10. Bill, I see the confusion you’re having now. You’ve equated the possibiity of fast firing with the reality of cooling rates being irrelevant, without taking into account the effect of unevenness of cooling. Fast firings are indeed possible, but under specific conditions that demand a very even heating and cooling of a kiln. This is accomplished by using a kiln of low thermal mass, but very well insulated (ie they’re made of rcf wools etc). Also, they tend to use clay bodies specifically formulated to fast firings—that is, bodies with very little free silica. The issue isn’t the cooling rate, but the evenness of cooling. Cristobalite inversion cashes out in the real world as a dramatic change in the dimensions of a pot, and it occurs over a narrow range. So, open the kiln at the wrong point and remove the stabiliIng thermal mass of the lid, and you could have a pot with one side above and one side below the temp of inversion, then PONG! That red stoneware platter is now two pieces. It is a real and regular defect in ceramics—either with clay bodies with too much free silica, clay bodies with cristobalite deliberately added (they used to do this with earthenwares to get better glaze fit by forcing compression), or with kilns opened too early. Hamer and Hamer discuss this in the Potter’s Dictionary (page 120 in their discussion on dunting), and it’s also a problem in industry. Check this article out on cooling dunts from Ceramic Industry: https://www.ceramicindustry.com/articles/87399-drying-firing-solutions-cooling-dunts ) I find it cool that the industrial practice of firing high for the initial firing creates issues for cristobalite dunting in the subsequent re-heat. So, I’d suggest doing some reading about firing defects and their causes. I stand by my original statement that cristobalite inversion is the last significant structural change in a clay body that could cause failures in a firing cycle. Peace.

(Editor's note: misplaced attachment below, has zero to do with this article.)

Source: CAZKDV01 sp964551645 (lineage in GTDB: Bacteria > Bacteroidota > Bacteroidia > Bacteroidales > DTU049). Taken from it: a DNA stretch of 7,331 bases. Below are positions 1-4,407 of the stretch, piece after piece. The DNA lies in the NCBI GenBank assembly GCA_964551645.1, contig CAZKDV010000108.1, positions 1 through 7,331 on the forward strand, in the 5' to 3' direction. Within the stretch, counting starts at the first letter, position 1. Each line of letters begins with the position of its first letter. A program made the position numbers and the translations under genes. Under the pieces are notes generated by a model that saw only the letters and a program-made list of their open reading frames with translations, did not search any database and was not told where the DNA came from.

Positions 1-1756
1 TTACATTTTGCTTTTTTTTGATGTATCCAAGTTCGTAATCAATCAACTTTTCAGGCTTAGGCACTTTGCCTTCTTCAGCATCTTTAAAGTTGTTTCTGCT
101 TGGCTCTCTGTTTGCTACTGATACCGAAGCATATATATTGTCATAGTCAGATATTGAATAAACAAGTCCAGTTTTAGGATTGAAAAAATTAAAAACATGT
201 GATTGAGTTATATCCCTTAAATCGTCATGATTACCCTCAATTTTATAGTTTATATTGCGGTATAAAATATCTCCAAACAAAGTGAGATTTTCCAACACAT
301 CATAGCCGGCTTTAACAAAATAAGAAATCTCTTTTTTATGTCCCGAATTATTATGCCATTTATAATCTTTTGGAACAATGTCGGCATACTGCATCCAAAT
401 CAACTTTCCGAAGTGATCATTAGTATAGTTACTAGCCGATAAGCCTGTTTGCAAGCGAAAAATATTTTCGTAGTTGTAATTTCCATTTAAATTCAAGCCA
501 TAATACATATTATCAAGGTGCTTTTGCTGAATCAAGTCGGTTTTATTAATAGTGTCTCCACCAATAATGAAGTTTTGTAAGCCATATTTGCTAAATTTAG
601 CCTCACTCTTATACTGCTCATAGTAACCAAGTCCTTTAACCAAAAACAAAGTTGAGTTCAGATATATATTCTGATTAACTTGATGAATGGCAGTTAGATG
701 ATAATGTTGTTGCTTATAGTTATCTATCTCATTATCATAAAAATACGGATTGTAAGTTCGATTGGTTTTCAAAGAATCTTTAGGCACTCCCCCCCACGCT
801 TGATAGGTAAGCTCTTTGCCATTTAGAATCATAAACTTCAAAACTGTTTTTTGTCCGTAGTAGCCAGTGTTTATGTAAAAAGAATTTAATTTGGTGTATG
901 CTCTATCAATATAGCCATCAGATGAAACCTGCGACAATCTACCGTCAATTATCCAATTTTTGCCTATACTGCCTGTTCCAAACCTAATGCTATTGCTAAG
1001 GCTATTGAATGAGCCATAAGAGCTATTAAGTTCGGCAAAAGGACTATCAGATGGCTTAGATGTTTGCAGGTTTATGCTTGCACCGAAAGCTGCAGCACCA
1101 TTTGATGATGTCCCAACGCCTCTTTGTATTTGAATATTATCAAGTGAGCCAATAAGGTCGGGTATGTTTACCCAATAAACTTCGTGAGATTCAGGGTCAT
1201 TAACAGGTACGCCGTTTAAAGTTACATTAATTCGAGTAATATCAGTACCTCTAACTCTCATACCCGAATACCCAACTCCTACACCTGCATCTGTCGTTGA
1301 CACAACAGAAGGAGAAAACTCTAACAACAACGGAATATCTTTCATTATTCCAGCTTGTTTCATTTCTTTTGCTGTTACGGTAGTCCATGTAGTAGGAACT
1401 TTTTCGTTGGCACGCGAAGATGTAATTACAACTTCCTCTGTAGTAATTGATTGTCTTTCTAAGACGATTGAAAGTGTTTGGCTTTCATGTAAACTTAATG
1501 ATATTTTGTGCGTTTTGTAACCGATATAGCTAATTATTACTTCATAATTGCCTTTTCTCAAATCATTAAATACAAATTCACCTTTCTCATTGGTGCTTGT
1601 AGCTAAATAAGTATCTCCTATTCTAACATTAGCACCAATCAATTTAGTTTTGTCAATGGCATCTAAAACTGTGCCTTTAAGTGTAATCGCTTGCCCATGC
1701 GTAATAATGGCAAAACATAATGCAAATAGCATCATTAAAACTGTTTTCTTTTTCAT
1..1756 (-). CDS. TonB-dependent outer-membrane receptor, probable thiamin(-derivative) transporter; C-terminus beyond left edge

11. Dunno what crystobalite is, but cristobalite is common in non vitreous stoneware bodies and forms above 1100C (2000 F) which is well within the the temp range of a cone 6 firing. In studio pottery it’s more about how much flux is in a body. You are right, though, even cooling is the key thing. Cristobalite inversion is just the last significant cooling change in a clay body and going through it unevenly is asking for risk.
  12. As long as you’re below cristobalite inversion, you’re golden.
  13. @Michael Sorum Before we get too technical, How exactly are you s t r e t c h i n g the sides of your pots? This word jumped out at me.
  14. The material you are looking for is concrete. Cheap, castable, available in every country on Earth, and sets without firing.